We had our first frost about a week ago, and suddenly everything looks very different. Leaves are dropping swiftly, and those sunflowers that were just opening now hang their heads. Autumn strikes quickly but not without mercy. We were gifted several dry, crystal clear days and sparkling nights. The warmth from the sun was just enough to lift the frosted dew from the grains, still standing in the field. With the help of our new horse Haukjon, we managed to bring in the barley, wheat and oats just before the weather turned. The peas which we grew with the oats (ringeriksert and jærert) had been hanging on racks to dry, and we got that in too.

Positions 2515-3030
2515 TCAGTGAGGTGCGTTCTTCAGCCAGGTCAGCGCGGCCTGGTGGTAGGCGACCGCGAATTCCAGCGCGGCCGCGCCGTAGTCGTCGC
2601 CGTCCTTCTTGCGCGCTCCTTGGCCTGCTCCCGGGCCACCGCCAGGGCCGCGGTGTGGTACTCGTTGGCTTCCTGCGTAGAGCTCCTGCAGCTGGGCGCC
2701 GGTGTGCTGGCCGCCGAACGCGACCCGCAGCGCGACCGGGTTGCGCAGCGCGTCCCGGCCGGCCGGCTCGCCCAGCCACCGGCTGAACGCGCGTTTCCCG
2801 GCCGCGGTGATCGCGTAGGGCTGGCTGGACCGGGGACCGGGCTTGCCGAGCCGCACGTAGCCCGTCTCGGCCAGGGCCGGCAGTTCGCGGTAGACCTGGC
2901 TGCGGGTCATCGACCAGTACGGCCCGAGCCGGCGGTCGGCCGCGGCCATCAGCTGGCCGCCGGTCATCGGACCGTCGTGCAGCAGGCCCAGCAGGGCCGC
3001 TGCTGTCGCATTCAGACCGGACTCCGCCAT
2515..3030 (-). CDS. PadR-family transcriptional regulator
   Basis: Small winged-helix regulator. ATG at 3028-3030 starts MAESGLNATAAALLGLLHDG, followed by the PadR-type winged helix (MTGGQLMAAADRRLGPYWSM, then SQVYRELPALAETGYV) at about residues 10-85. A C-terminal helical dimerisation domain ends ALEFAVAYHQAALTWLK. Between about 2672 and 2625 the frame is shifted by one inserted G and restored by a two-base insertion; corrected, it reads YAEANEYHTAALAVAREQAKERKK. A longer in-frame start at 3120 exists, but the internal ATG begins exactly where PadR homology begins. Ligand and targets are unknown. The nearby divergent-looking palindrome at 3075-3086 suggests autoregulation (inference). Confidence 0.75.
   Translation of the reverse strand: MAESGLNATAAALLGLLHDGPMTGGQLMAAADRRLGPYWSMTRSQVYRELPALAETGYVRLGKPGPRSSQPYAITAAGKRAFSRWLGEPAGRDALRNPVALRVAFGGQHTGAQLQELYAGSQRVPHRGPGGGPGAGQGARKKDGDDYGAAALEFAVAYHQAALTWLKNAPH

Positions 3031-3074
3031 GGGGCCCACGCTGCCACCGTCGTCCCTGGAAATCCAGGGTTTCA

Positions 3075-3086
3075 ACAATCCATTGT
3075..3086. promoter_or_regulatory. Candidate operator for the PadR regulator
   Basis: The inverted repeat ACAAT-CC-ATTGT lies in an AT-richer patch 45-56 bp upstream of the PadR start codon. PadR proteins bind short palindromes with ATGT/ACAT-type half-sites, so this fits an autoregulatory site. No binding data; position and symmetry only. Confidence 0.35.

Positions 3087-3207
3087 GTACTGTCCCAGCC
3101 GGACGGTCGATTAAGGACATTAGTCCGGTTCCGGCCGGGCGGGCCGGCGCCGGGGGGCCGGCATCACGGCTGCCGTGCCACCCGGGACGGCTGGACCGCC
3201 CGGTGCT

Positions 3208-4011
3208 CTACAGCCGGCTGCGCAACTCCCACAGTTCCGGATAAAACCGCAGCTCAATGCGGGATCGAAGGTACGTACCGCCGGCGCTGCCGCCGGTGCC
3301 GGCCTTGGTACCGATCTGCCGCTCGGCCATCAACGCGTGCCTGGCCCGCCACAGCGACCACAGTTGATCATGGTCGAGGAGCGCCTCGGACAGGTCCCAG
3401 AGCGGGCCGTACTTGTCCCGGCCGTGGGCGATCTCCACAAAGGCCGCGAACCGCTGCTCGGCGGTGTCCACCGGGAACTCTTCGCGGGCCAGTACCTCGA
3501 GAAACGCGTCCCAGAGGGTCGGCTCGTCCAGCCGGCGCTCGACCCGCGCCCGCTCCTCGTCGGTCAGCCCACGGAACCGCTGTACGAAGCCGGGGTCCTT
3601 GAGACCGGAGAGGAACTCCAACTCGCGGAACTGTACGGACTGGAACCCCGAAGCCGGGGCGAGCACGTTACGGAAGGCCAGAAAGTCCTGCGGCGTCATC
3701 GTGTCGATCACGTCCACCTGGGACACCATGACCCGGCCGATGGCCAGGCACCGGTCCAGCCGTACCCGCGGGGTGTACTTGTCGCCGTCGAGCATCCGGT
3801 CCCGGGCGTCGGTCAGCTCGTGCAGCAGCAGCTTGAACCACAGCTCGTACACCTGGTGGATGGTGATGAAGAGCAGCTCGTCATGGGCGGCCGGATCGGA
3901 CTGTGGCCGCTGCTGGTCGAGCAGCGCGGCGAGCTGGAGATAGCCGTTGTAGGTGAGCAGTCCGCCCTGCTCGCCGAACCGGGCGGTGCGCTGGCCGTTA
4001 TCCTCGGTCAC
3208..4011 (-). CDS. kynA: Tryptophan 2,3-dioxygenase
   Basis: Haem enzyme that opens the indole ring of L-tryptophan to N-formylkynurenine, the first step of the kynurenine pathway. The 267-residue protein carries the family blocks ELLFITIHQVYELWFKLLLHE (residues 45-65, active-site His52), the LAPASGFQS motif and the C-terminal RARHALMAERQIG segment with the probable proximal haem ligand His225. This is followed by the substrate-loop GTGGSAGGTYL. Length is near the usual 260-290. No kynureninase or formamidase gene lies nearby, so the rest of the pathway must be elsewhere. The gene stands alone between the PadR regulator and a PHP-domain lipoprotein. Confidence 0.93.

From the garden we have harvested all the carrots which are now tucked away in wooden boxes in the cellar, along with the other root vegetables. We have brought all the onions into the kitchen to cure, as it’s far too cold to do that outside now. I’ve put them in wire baskets with the leaves hanging out, so they have plenty of air circulation. They seem to be drying really well. I’ve dug up all the leeks and moved them to the cellar, with their roots in just enough soil to keep them alive. They were smaller than I would have liked, but definately an improvement on last year. I’ve also planted some witloof chicory in there too. I’m hoping it will produce blanched leaves to give us something fresh during the winter. I sowed the seeds in early summer, and let them grow until after the first frost. Then I just dug them up and trimmed the leaves and planted them in the cellar. The kale seed has been brought in to dry, it was a great success! I tried chard too, and it flowered and grew and flowered and grew taller than me! But not a single seed. I think there must have been a problem with pollination, though i can’t figure out what. I decided to re-plant most of the garlic I grew this year. It actually filled an entire bed. Next year we will have an absolute abundance! (Fingers crossed). I’ve also planted tree onions, just for fun really because they’re so crazy! and wild garlic (ramsløk). Not long ago we were lucky enough to get some elk bones, from Dan’s uncle to make stock with. We sawed them up into smaller pieces (some of them were huge!) and boiled it up in an enormous iron pot. We kept it cooking for a whole day, and the next day we removed the bones and boiled it down to concentrate it. When it cools you get a layer of fat on the top, which we use for cooking, and the stock underneath is like jelly. I cut it into cubes and freeze it. I don’t think we have enough for a whole year, but at least we don’t have to buy it for a while!